Is It Possible to Stop a Divorce?

The question of whether it is possible or not to stop a divorce is an interesting question, and as with most interesting questions, there is no one simple yes or no answer. If you’re facing the possibility of divorce, however, you do need an experienced Tampa divorce attorney on your side.

If Your Spouse Insists on Divorce, There Is Little You Can Do to Stop It

If your spouse is insistent upon divorce and carries through with all the requirements under Florida law, you won’t be able to legally stop the divorce from proceeding. What you can do, however, is vigorously defend your parental and financial rights by working closely with a dedicated divorce attorney throughout the legal process. Further, just because your spouse files for divorce does not mean that he or she will not change his or her mind, and there are wide-ranging resources out there that can facilitate this process, including marital therapy.

Additionally, the fact of divorce – and its significant consequences – sometimes sways a filing spouse to stop the divorce process. If, however, your spouse is dead set on moving forward with a divorce, it’s in your best interest to accept this reality and protect your rights.

Undoing a Divorce Once It Is Finalized

Occasionally, a divorce-instigating spouse or couple who mutually agrees to divorce will come to an epiphany once the divorce is finalized – and will want the divorce undone. This is not a possibility in the State of Florida. Once your divorce is finalized, you are divorced, and your divorce terms apply. Nothing, of course, stops you from returning to life as a married couple and remarrying if you so choose (there is no waiting period in Florida, but you may be required to attend a marriage preparation course). Understanding exactly how your remarriage will affect your recent divorce, however, is complicated and requires professional legal guidance.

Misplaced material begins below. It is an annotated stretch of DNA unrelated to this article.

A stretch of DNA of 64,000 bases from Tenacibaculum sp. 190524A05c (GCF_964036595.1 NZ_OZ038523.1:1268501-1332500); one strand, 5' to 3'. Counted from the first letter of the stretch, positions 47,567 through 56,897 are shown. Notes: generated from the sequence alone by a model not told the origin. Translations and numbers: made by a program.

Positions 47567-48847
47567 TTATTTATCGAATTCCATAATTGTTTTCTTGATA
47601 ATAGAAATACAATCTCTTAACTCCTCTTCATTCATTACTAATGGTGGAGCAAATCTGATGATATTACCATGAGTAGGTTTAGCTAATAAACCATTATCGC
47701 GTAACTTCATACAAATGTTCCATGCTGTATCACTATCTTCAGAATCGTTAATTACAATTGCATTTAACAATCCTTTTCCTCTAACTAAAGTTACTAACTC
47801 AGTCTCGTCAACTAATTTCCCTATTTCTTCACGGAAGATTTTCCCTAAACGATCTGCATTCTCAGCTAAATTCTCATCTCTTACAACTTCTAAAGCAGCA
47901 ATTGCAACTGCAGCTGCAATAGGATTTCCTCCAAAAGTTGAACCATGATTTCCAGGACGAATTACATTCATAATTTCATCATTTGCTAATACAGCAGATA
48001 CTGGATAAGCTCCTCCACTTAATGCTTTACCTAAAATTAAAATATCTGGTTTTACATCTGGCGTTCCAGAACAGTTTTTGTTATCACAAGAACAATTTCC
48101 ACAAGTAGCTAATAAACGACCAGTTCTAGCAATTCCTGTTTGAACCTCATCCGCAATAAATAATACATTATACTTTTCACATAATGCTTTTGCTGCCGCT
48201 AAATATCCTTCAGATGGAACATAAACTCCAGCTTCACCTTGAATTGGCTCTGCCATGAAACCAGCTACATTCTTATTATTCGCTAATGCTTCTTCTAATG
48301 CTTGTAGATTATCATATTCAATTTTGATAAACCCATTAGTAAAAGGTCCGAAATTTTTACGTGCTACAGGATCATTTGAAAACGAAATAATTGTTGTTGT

Stopping a Florida Divorce

If you and your spouse decide to terminate the divorce process before it’s finalized, it’s a relatively simple process that includes the following steps:

  • The spouse who filed for divorce must sign and file a Notice of Voluntary Dismissal. If the other spouse filed a countersuit, he or she must do the same.
  • Copies of these notices must be provided to the other spouse, to both attorneys involved, and to the Clerk of Courts involved in your case.

Every divorce is as unique as the marriage it ends, and every divorcing couple follows their own unique path forward – usually culminating in divorce but not always.

Reach Out to an Experienced Tampa Divorce Attorney for the Legal Counsel You Need

Mark G. Rodriguez at the Law Office of Mark G. Rodriguez, P.A., is a dedicated Tampa divorce attorney of more than 30 years, and he is committed to helping you resolve your divorce case in a manner that works for you and that protects your parental and financial rights moving forward. Your case is too important to leave to chance, so please don’t hesitate to contact us online or call us at 813-227-9642 for more information today.